I was told by our bank that they are renovating their branch to make way for a new co-work office model. There will be no more offices eventually, and employees will simply sign in to reserve an open office as they need to service their clients. A major telecommunications company here in the city is looking at doing the same thing.
If we had a discussion, I’m sure we would see that half of us will be for co-work space while the other half would be against it. Having co-work spaces seem to make sense given our transition-like culture and how mobile we are.
I think some of the excitement comes from the desire to have a better work-life balance. Working from home offers some flexibility, and it is reasonable to expect that employees are going to have more time with their families.
Think about the effect on our environment. Less commuting means less cars on the road. Without the stress of having everyone in one central location, companies could have several smaller offices catering to the suburbs rather than one large office in the city centre. Imagine the ability to drive into a satellite office sporadically rather than drive into the city. Reducing emissions would be a nice by-product of the shift.
One of the leading drivers of this model is to reduce fixed costs of office assets and office space. As office space gets more scarce, it gets expensive. Having a smaller footprint allows organizations to redirect budget to other areas that can boost the work environment when employees are in the space. The organization can invest more in team collaboration rooms, libraries, and client meeting areas.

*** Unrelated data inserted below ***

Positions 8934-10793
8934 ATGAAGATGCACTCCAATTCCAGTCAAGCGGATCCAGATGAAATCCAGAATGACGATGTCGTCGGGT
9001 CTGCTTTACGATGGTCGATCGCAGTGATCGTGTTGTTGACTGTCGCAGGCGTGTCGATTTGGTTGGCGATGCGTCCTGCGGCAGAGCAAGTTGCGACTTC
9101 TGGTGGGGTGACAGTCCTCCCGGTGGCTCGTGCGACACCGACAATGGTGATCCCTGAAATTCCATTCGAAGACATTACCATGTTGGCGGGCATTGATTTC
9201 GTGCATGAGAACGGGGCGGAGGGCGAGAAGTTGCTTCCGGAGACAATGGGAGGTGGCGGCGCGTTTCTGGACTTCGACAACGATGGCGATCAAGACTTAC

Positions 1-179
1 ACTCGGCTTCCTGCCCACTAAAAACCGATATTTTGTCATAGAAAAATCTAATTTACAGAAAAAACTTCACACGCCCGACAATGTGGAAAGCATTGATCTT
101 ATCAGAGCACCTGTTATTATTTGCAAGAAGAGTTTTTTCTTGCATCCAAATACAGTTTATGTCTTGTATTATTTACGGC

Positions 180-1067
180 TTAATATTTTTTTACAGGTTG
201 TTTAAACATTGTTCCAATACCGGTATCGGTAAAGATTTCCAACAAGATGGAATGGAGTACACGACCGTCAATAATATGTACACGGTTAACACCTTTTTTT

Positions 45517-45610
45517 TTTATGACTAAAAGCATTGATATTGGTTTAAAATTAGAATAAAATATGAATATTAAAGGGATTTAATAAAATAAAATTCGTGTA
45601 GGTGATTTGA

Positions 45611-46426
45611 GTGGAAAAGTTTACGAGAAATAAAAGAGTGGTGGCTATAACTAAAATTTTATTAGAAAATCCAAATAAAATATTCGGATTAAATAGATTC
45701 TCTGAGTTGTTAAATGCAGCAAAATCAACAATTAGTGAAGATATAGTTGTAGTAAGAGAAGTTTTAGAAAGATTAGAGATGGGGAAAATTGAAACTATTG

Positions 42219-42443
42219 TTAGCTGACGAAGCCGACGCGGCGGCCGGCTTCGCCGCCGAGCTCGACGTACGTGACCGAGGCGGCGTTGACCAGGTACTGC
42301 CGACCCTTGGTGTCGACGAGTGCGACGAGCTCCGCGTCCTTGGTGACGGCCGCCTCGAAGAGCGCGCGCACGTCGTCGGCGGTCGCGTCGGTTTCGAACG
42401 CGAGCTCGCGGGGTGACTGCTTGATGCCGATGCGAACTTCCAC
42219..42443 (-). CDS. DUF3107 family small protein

Neutralizing the Negatives
Most people who work from home will say it is difficult because the lines between work and home life get blurred. Instead of being distracted as one would expect, employees often work longer hours. Employees that work from home can never really “leave” work. The recommendation that most people make is to ensure that there is a dedicated work space that is only for work. You walk into the office and you walk out. The more strict you are, the better.
What about team dynamics and culture? Where people get a bit fearful is the disconnection and the potential lack of collaboration. Sometimes employees just want to have the cooler talk or the lunch room chat. Having events that bring clusters of employees together would be key for keeping team relationships strong. Use technology (Google Hangouts!) to bring people together and have an informal agenda such as discussing the week ahead.
Communication will also change. Replicating the social office banter is important as innovation and ideas often come from impromptu discussion rather than in the boardroom. Having the ability to be social and share ideas will allow teams to rethink the business.
Our organization thinks that co-work and killing the commute can be a great thing. With most of our team working from their home offices, we are constantly evaluating what this looks like as TransparentC grows.
What side are you on?